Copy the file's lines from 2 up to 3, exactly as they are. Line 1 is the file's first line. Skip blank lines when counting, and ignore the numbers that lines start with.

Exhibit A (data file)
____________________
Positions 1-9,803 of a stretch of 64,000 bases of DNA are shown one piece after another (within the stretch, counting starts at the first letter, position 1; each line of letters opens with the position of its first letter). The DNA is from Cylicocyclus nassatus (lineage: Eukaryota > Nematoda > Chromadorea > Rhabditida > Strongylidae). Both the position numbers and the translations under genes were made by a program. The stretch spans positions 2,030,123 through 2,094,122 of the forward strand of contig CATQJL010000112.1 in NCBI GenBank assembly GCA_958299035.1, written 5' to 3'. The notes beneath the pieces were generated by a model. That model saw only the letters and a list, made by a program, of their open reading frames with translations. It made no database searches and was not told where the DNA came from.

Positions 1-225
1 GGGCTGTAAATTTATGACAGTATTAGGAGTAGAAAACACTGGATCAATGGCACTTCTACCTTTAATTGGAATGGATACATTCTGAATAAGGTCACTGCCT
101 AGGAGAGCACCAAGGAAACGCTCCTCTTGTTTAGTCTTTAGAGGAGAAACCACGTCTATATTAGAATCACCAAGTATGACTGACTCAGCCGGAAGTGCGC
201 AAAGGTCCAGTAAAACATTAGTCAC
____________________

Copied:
Positions 1-225
1 GGGCTGTAAATTTATGACAGTATTAGGAGTAGAAAACACTGGATCAATGGCACTTCTACCTTTAATTGGAATGGATACATTCTGAATAAGGTCACTGCCT